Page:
1. Gender: M or F 2. Title and main units of work (Can circle more than one): NICU, ICU, PACU, ER, OR, WARDS 3. Other areas of specialty or study: 4. Years within the discipline: 5. Place of Birth: 6. Age Range: 30-35, 35-40, 40-45, 45-50, 50-55, 55-60, 60-65, 65-70 7. Center(s) of practice: McGill University Health Center (MUHC) or McGill Affiliated teaching hospital 8. Cultural background: 9. Religious or philosophical upbringing: 10. How were you prepared for your expected competencies during your studies?

Donald Oxford York - M.Phil. Candidate


The Respiratory Therapist: A Study of Followership in Critical Care Situations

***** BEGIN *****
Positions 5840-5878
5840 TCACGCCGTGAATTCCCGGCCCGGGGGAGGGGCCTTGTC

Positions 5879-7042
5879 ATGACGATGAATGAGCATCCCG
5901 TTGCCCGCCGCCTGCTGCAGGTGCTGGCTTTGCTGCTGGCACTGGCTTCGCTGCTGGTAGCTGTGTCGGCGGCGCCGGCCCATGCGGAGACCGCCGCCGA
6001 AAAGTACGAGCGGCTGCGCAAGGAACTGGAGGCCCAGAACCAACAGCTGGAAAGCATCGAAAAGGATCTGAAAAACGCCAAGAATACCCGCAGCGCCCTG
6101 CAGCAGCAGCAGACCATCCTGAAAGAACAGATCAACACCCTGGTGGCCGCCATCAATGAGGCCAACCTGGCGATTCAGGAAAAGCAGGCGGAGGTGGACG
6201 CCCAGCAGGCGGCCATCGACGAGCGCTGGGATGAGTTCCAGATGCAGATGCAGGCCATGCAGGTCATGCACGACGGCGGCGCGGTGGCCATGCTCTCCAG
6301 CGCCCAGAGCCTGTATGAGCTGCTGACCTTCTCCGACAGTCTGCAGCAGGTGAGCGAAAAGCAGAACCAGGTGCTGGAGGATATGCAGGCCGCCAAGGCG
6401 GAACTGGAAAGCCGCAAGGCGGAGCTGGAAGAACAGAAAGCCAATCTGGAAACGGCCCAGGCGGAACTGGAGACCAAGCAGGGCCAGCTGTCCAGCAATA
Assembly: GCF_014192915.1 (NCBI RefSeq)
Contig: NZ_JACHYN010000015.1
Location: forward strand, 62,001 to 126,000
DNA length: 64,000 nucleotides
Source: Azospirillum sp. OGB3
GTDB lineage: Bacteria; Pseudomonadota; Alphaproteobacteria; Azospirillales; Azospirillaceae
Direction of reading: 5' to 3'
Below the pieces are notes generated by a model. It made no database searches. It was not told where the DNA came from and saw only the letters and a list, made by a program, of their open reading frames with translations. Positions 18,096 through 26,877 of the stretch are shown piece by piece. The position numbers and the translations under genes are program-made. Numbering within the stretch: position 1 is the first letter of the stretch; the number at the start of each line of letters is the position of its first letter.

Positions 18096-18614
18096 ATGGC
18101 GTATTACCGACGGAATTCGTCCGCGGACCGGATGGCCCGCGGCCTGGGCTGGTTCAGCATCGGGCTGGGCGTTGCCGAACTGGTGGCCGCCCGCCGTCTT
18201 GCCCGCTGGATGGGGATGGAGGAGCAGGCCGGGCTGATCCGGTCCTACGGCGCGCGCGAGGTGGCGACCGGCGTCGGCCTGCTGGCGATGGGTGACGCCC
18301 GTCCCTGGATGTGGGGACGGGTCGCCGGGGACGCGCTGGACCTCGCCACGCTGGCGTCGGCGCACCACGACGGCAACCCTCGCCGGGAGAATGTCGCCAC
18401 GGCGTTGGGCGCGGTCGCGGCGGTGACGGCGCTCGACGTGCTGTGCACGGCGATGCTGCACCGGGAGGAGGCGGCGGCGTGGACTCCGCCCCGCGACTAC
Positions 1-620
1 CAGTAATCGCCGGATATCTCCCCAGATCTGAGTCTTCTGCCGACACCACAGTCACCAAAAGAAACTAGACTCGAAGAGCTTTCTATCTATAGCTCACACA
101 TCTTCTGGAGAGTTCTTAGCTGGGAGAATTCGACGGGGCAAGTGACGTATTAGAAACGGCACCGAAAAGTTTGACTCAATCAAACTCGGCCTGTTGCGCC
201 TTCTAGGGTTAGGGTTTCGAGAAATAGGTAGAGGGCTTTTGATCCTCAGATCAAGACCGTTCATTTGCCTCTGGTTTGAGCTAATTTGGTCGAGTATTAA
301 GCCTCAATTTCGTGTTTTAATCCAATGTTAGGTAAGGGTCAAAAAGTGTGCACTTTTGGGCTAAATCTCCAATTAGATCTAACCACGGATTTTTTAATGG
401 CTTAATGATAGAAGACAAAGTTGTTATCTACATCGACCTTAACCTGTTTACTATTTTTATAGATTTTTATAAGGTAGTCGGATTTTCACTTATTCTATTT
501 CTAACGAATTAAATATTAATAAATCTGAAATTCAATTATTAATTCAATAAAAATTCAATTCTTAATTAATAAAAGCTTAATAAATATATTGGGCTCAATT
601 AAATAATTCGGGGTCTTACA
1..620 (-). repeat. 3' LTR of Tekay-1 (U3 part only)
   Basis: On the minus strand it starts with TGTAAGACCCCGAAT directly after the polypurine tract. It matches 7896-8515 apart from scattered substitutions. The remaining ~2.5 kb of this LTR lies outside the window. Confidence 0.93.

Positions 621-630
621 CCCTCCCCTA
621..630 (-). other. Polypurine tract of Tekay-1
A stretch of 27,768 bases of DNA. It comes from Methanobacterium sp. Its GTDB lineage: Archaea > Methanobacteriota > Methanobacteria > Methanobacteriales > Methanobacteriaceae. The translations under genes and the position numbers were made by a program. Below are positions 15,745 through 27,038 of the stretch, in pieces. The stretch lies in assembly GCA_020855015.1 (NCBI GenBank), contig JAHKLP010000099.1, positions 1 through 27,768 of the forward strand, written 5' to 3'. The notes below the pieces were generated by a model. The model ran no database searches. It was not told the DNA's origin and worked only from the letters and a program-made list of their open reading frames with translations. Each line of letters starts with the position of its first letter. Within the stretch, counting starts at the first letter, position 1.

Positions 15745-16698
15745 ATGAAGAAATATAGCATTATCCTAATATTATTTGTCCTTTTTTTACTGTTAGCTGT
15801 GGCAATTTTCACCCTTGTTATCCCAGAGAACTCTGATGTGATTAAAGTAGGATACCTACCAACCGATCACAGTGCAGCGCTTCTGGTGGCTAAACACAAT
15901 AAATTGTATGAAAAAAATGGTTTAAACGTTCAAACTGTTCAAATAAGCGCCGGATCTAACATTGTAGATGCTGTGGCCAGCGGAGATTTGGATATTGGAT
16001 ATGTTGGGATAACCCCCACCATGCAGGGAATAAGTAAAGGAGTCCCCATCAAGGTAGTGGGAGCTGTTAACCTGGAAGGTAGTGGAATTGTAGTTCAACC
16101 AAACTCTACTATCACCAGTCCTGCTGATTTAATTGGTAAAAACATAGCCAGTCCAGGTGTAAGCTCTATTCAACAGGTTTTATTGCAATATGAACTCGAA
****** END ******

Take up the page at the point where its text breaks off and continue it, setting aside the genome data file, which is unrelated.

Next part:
APPENDIX  B   FOLLOWERS CHARACTERISTICS SURVEY 1. Define the following terms: Leadership, Leader, Follower and Followership? 2. What determines leaders and followers within your area of expertise? 3. Are you a leader, follower or both? How does your role identify with these concepts? 4. Is leadership something that is transferable within your position and/or in particular situations? 5. What are some of the departmental or organizational influences that effect the leadership process? 6. What are key characteristics to be effective in critical care situation? 7. What do you admire in others who lead? 8. Who leads changes when crisis occurs within a critical care setting? Who leads the situations when the leader isn’t available at the moment? 9. What type of influence does the leaders power have on the follower within critical care situations? 10. How do followers influence leaders behaviors and attitudes?

Donald Oxford York - M.Phil Candidate


Master Thesis Proposal Example